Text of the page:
Normally my reviews have been hands on based on true usage of devices, but have launched a new series of articles featuring releases of key products in the mobile arena.
Sony recently launched the cool Xperia Z, which for the first time for Sony featured state of the art processors matched with a nice design and some cool features (water proof, dust proof), etc. However Sony’s glory was short lived, as HTC launched its new flagship now renamed simply as HTC One.
HTC seems to working hard at getting back its lost glory to Samsung, and the HTC One maybe the phone. Samsung seems to have ditched quality feel, but improved to the top dog status (in the Android space) on the hardware, software and multimedia in recent times.
HTC meanwhile has continued with its great looking Sense UI, but competition has caught up with it, and the UI seems to be going the way Samsung’s TouchWiz went becoming more and more heaving ruining the interface performance, something most Android fans owners have to bitterly accept is way behind iOS devices. Whatever project Butter from Google with the Jelly Bean released brought seems to have been lost with the heavier customizations of these custom skins. While HTC kept up on the hardware side, and improved on its multimedia, it was outdone as Samsung took advantage of its ability to manufacture chips by improving on industry platforms by offering a more finely tuned Exynos unit that gave it the edge over competitors.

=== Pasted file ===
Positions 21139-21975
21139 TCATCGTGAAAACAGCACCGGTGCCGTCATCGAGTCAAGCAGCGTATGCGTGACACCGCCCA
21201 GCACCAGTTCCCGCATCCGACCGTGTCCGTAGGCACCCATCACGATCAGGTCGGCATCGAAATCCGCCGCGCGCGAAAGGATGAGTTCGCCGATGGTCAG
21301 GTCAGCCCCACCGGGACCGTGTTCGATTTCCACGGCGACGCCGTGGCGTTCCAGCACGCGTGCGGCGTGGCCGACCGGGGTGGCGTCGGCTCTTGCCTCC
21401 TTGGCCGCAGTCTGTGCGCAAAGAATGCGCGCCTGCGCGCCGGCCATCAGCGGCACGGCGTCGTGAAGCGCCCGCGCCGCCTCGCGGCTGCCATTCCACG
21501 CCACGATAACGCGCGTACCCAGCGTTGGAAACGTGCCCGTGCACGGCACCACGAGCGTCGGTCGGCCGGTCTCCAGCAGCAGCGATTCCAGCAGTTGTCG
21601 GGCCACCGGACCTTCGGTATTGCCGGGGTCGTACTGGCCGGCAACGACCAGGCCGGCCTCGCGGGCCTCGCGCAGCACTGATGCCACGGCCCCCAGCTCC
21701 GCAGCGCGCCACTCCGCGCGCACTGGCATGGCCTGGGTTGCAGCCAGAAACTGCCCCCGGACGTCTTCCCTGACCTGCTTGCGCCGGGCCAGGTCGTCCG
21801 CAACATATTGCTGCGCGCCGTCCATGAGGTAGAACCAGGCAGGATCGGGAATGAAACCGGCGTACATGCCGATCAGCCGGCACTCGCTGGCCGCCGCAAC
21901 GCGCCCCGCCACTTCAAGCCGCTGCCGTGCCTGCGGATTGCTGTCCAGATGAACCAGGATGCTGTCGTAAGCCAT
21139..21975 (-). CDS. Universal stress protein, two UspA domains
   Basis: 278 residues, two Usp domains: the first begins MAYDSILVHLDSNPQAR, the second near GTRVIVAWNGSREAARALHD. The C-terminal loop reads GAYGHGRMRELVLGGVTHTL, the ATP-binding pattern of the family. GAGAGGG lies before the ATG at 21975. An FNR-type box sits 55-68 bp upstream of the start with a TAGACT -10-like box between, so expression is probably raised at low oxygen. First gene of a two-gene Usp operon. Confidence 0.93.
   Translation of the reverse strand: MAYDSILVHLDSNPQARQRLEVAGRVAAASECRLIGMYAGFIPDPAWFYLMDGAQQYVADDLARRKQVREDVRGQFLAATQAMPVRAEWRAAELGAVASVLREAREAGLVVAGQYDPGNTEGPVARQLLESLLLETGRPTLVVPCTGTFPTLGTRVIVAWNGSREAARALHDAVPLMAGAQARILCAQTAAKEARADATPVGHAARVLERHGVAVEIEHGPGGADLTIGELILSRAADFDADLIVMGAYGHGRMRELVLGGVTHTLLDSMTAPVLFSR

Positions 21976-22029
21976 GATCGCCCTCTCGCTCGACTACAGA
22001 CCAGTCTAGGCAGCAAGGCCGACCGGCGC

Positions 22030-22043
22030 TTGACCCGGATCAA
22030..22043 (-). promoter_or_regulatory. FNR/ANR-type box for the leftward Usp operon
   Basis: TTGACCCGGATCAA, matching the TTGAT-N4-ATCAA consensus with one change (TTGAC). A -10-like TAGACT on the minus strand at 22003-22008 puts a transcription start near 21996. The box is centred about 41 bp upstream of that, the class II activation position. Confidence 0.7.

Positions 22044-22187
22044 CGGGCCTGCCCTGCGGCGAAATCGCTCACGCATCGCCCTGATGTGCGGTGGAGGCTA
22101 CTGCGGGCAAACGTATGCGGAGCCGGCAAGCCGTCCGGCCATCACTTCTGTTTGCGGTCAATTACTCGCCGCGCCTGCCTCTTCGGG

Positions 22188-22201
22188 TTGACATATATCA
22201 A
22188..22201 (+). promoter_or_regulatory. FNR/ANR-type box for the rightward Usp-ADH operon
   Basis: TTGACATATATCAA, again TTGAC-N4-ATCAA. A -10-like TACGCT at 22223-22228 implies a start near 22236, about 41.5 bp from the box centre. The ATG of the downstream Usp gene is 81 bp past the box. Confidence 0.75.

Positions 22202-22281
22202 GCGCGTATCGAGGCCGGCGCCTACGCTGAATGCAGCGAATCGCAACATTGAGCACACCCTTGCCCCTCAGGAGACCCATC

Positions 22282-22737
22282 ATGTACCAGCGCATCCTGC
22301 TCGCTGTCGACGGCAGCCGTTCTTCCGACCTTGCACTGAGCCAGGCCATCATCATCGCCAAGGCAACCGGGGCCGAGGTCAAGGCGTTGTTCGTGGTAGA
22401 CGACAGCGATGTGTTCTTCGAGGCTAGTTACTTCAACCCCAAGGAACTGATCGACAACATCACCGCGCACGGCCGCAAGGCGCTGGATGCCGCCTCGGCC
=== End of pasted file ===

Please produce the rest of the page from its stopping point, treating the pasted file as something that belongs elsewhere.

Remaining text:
The HTC One offers many things that would have most phone buyers drooling over and definitely puts it as the phone to have for Android fans (and Apple fans wanting to switch),
- The already great LCD2 screen in the One X has been improved with the new LCD3 that was featured in the HTC Butterfly phone now featuring on the HTC One
- The screen size remains 4.7” (thankfully, as anything larger would be phablet territory), but the resolution is now full HD (1080p), the resulting PPI means an even sharper screen
- Cutting edge chipset and graphics featuring the Qualcomm Snapdragon 600 chipset which has 4 Krait processors (at 1.7Ghz) coupled to Adreno 320 graphics, and 2GB RAM to top it. This should provide great performance that should top the charts until the new range featuring the A15 architecture (led by the Galaxy S4) come along.
- An aluminium build a move away from the current classy polycarbonate and anodized constructions featured with the HTC One X and One S models but should bring an ooze of class that the Samsung phones lack. Whether this will hold good with the current HTC One X owners will be the trial.
- Stereo speakers to provide loud and quality audio and maintain HTC’s quality audio focus. The speakers are said to be 4 times more louder than normal phone speakers, and feature totally new construction as well as having chambers that are twice as large current rival phones for better acoustics.
- A large battery 2300mAh, and that will surely be required when you have such a high resolution screen and powerful hardware